Crowd interrogates schools chief on proposed cuts
Parent Bryce Hatch approached a mob of people while waiting for his turn Monday to grill Superintendent Brian Benzel about school budget cuts.
“I wouldn’t want that guy’s job,” Hatch said while waiting.
Neither does Benzel.
But before the Spokane Public Schools chief retires at the end of this school year, he will field dozens of questions about proposed cuts of more than $10 million. He started Monday night at Chase Middle School, with the first of two community budget forums.
About 100 parents, school staff and community members turned out to speak their minds. Each was given a sheet listing possible budget reductions and asked to prioritize the items on the chopping block.
After months of talk about a $10.5 million gap in its $285 million budget, school officials announced in January it would consider closing Pratt Elementary School to help fill the hole. Then, on March 8, $12.3 million in possible budget reductions was presented to the school board for consideration.
Those items included: eliminating middle-school librarians; reducing some elementary librarians to part-time; increasing class sizes by one student each; closing a day-care center for the children of teen moms at Havermale High School; cutting freshman sports teams; eliminating or reducing some school clubs and activities at the middle schools; modifying or eliminating some bus routes; cutting 40 custodians; and cleaning classrooms less often.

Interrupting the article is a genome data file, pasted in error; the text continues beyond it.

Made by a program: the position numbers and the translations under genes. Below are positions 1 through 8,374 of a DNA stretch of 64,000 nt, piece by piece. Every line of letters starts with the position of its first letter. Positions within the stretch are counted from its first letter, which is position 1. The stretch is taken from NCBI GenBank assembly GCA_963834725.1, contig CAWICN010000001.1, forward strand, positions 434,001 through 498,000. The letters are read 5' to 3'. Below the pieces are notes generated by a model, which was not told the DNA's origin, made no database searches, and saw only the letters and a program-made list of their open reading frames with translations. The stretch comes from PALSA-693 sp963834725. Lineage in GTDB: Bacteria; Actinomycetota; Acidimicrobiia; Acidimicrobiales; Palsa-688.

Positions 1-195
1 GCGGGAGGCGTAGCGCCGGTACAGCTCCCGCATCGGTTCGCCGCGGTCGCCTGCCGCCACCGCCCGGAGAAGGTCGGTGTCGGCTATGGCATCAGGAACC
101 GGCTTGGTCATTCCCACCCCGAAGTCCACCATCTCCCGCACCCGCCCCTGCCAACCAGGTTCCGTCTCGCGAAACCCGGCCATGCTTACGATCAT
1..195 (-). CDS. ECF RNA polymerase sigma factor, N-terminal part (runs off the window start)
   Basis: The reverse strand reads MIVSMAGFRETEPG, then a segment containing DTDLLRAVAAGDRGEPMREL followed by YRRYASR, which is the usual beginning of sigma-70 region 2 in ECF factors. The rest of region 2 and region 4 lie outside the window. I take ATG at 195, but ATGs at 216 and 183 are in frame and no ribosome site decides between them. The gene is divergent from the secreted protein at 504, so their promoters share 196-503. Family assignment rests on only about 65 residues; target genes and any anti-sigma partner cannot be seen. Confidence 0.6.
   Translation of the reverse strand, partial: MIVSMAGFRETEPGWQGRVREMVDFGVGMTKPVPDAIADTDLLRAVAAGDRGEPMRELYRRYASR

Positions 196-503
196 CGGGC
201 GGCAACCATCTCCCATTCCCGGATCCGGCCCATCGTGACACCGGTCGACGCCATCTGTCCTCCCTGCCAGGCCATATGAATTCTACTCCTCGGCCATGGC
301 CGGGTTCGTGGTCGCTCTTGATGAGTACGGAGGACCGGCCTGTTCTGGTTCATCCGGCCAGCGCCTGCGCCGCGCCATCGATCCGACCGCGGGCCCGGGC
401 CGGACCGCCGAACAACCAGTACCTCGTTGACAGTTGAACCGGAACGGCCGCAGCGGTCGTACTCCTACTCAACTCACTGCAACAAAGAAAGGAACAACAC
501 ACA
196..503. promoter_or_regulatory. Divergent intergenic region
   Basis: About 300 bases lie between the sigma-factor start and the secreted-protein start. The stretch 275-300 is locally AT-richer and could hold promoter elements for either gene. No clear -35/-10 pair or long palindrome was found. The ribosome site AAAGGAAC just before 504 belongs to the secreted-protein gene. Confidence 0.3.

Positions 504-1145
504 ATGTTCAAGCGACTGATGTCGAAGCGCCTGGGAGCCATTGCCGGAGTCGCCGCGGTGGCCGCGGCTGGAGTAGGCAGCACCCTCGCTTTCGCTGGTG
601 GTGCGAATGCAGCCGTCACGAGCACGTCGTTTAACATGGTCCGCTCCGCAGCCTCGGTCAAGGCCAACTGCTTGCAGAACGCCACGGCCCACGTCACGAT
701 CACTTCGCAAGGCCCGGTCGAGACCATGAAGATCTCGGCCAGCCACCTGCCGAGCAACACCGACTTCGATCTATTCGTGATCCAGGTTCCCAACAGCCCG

The budget won’t be adopted until August.
Monday’s crowd first heard an hour-long presentation and then was given a list of state and federal unfunded mandates totaling more than $21 million. The list includes major costs such as special education and transportation, and lower costs such as fire hydrant testing and playground safety inspections.
Then Benzel tried to disband the group and asked them to approach school staff with questions individually.
But the group demanded that Benzel stay at the front of the room where the entire group could hear the questions as they were fired off, sometimes passionately.
“It’s unfair as voters that we are asked to pass levies and initiatives to lower class sizes and to fund the extras for our kids, yet the state won’t support the will of the people,” said parent and West Valley teacher Shelby Rothstrom. She stood in front of the group to voice her concern about bigger classes.
“I almost wonder if I should vote ‘no’ on levies so you don’t have the money for the unfunded mandates,” Rothstrom said.
Others wanted to know the percent of the budget reserved for the fund balance, also known as a rainy-day fund. They wanted to know what instructional coaches are and how much the district spends on them. A group of teen mothers from Havermale pleaded with district officials not to close the school’s day care. Some said that without the day-care center, they wouldn’t graduate.
“There’s nothing on this list that I’m happy to be up here talking about,” Benzel said.
Patrons have until April 20 to fill out budget worksheets prioritizing the cuts.
Sacajawea Middle School librarian Dinah Noble will include her own job in a list of her top priorities, but she’s also worried about increased class sizes and proposed cuts to special-education staff.
“These are the things that will be closest to the classroom,” Noble said. “And, personally, I have no idea how the Sac is going to function without me.”